Countries included in visa-free entry (maximum stay of 9p days) are: Andorra, Argentina, Australia, Brazil, Brunei, Canada, Chile, Costa Rica, Croatia, Guatemala, Holy See, Honduras, Hong Kong (the exemption applies only to holders of a “Hong Kong Special Administrative Region”), Iceland, Israel, Japan, Macao (the exemption applies only to holders of a “Regio Administrativa Especial de Macau” passports), Malaysia, Mexico, Monaco, New Zealand, Nicaragua, Norway, Panama, Paraguay, Salvador, San Marino, Singapore, South Korea, Switzerland, Taiwan, United States of America, Uruguay, Venezuela. Read more on Visit Budapest Travel.

Official language is Hungarian. Like Finnish and Estonian, it belongs to the Uralic language family, and is one of the few languages of Europe that isn’t not part of the Indo-European family and very difficult to learn! NOTE: S is pronunced SH.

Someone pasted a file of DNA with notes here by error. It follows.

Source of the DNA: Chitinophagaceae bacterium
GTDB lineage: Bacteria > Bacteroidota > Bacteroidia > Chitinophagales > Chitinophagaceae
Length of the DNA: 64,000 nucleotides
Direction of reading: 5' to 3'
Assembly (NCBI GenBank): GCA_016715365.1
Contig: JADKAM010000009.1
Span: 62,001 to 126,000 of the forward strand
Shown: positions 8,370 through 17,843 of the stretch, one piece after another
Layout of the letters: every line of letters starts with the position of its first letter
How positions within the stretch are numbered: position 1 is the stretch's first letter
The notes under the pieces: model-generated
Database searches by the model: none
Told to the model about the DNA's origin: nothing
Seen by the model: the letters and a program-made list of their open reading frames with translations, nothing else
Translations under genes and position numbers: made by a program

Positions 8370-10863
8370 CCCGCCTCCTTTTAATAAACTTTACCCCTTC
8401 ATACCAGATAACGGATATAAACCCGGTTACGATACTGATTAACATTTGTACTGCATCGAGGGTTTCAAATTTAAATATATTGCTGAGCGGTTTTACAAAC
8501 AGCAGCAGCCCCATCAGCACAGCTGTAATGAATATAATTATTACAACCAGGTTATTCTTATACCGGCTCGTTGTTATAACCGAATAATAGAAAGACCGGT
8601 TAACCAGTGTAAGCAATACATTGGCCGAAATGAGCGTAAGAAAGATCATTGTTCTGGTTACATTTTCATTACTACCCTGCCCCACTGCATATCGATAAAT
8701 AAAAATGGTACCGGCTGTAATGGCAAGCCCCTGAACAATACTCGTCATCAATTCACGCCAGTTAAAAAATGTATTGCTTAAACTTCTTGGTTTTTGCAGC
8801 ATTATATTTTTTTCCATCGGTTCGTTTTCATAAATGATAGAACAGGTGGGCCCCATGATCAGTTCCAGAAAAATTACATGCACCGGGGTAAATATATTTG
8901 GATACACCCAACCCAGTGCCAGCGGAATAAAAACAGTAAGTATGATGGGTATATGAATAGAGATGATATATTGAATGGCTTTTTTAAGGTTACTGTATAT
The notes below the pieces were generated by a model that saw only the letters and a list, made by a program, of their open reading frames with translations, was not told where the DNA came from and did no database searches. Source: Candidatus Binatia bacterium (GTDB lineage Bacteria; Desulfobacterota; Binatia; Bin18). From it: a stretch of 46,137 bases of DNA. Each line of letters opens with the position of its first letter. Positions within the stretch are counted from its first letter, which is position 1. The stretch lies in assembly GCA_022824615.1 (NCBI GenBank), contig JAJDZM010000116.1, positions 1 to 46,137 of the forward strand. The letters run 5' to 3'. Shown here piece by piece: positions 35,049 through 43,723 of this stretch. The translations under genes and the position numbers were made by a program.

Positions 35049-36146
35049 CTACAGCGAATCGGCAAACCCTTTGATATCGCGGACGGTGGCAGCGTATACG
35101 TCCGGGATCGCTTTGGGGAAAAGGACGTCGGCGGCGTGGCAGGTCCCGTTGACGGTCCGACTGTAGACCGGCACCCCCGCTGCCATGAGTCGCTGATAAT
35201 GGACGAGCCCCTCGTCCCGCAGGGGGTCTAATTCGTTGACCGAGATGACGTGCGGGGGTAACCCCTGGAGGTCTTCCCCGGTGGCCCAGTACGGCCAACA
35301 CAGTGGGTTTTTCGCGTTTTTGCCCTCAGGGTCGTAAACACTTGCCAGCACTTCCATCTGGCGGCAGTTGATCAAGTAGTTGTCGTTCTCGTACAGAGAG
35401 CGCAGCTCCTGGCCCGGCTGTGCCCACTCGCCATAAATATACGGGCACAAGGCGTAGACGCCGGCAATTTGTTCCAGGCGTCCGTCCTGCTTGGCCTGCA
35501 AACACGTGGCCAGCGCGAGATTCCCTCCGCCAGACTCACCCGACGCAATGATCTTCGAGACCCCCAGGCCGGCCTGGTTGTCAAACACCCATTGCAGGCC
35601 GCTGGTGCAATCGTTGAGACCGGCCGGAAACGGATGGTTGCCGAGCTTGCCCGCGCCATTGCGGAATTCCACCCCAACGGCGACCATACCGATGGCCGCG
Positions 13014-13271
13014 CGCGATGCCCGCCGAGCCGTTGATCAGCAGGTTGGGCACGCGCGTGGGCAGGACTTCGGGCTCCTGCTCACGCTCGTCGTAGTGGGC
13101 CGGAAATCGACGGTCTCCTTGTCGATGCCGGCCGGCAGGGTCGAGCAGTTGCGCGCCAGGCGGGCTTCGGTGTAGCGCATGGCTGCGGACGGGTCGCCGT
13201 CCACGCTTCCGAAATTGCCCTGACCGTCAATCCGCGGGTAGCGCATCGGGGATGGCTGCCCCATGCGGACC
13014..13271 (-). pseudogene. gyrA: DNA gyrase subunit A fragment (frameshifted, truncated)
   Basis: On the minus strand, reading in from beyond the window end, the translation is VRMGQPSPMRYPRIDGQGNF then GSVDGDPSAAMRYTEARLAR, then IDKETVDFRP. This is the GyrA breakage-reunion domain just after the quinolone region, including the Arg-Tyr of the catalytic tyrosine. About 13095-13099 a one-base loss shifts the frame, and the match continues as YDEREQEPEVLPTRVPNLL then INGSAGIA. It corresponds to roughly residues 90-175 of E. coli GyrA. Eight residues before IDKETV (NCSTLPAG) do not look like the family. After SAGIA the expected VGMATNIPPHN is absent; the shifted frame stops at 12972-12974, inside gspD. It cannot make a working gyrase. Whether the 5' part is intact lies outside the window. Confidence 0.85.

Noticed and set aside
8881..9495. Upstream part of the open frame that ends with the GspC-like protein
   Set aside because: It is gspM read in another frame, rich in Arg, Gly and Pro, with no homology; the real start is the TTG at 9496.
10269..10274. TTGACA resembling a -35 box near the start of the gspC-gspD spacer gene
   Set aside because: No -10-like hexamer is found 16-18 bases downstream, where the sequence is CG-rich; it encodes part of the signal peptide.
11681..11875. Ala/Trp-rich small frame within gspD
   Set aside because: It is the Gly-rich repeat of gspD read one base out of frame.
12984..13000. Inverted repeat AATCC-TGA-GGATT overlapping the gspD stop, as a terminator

• Hello – Szia (pronounced: SEE-ah)
  • Excuse me – Elnézést (pronounced: EH-nee-zee-shst)
  • Thank you –Köszönöm (pronounced: KOH-soh-nom) or Thanks – köszi (KOH-zi)
  • Where is the toilet –Hol van a mosdó (pronounced: hol-van-a-mosh-do)
  • How much does it cost? – Mennyibe kerül? (pronounced: men-yee-be-ke-rue-l)

Men and women greet by shaking hands, although a man should usually wait for the women to extend her hand. Close friends kiss one another lightly on both cheeks, starting with the left cheek.

In general, Budapest is pretty safe for travelers. Use common sense: avoid walking alone at night, avoid dark alleys, keep you bags close to you, especially at souks and markets. Having your pockets picked is the most common crime against tourists.

Even though Hungary is part of the EU, it doesn’t use Euros. You’ll need to exchange cash to Forint (Ft, HUF).